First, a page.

Debt Commission Chairmen Seek To Head Off Leaks, Put Positive Spin On Report

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The White House’s debt commission co-chairs were not planning on publicly releasing their preliminary recommendations, at least not in such a hurried fashion. But the commissioners’ reactions to their eye-popping proposals weren’t exactly positive. And so, concerned about potential leaks and negative press, the co-chairs decided to unveil it and get ahead of the spin, according to a source with knowledge of the proceedings.

In that regard, this afternoon’s briefing was a bid to keep the commission and its work from unraveling precipitously — to lay out their discussion document publicly, as a starting point from which members will have to work.

“This is not a package that I could support,” said Rep. Jan Schakowsky (D-IL) — one of the only progressives on the panel — told Bloomberg during a break at the commission’s private meeting this morning.These draft proposals are for the commissioners themselves. They’ll have a chance to debate them and modify them over the next two or three weeks, before voting on whether to send them to Capitol HIll for further consideration. But for that to happen, 14 of the 18 commissioners would have to agree to a final set of recommendations. That will be a tall order.

“We’re not going to have an up-or-down vote on this,” said Sen. Dick Durbin (D-IL). “There are proposals in there that are painful. I told them I said there are things in here which inspire me and other things which I hate like the devil hates holy water. I’m not going to vote for those things.”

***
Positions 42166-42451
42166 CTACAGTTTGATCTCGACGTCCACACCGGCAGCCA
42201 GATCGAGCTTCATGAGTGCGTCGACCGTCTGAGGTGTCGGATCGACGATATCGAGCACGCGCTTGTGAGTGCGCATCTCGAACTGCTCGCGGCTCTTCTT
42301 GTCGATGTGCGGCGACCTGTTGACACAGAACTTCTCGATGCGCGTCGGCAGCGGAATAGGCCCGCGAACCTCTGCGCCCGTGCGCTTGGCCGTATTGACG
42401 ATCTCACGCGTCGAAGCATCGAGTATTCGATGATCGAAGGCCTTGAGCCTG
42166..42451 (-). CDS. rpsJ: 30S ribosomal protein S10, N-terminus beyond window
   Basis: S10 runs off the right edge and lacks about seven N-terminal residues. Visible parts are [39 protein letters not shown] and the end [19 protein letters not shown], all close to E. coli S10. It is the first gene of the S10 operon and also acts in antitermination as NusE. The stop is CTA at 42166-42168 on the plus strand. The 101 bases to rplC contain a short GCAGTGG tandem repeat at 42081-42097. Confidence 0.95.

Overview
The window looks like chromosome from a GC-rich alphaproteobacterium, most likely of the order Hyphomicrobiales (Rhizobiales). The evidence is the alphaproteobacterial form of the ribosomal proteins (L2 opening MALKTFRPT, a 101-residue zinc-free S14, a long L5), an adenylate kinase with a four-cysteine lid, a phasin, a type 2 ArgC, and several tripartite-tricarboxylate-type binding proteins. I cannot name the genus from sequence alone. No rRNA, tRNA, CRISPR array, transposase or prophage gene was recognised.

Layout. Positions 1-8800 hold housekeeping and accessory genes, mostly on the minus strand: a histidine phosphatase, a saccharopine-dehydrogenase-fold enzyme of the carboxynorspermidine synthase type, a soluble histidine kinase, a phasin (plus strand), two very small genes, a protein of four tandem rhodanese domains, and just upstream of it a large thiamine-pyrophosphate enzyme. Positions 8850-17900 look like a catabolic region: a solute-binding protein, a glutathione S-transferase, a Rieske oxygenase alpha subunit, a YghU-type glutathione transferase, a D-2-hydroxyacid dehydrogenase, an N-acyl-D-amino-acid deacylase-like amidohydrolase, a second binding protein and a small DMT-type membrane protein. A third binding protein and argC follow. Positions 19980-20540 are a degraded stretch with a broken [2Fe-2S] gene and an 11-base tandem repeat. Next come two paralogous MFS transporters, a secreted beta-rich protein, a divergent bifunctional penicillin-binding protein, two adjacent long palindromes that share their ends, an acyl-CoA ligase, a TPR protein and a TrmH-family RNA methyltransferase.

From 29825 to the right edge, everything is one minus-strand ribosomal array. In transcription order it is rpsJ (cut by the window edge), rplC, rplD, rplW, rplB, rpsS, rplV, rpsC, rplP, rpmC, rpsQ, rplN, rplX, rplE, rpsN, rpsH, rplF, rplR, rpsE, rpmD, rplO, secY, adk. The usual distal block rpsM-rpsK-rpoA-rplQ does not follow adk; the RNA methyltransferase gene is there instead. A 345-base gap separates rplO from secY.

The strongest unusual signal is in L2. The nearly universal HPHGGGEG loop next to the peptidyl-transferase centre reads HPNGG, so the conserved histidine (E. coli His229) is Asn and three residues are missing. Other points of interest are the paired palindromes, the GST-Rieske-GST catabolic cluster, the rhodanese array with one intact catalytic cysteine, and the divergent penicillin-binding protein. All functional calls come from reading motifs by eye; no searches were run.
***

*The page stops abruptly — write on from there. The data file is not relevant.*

“We’re not asking anybody to vote for this plan,” insisted co-chair Erskine Bowles this afternoon, “This plan is a starting point. It represents only [co-chair] Al[an Simpson]’s and my thinking, and no one else’s.”

“We have no idea whether we’ll get the 14 of the 18,” Simpson added. “We’ll sure sit down and do a lot of hard work together starting today.”

“I think it would be wonderful if we came to some agreement before the next Congress comes into town,” Bowles added. “But what I’m positive of is that we have laid a predicate: We have put a serious plan out there.”

You can take a look at our rundown of the draft proposal — and the proposal itself — here.

ABOUT THE AUTHOR

Brian Beutler is TPM’s senior congressional reporter. Since 2009, he’s led coverage of health care reform, Wall Street reform, taxes, the GOP budget, the government shutdown fight and the debt limit fight. He can be reached at brian@talkingpointsmemo.com

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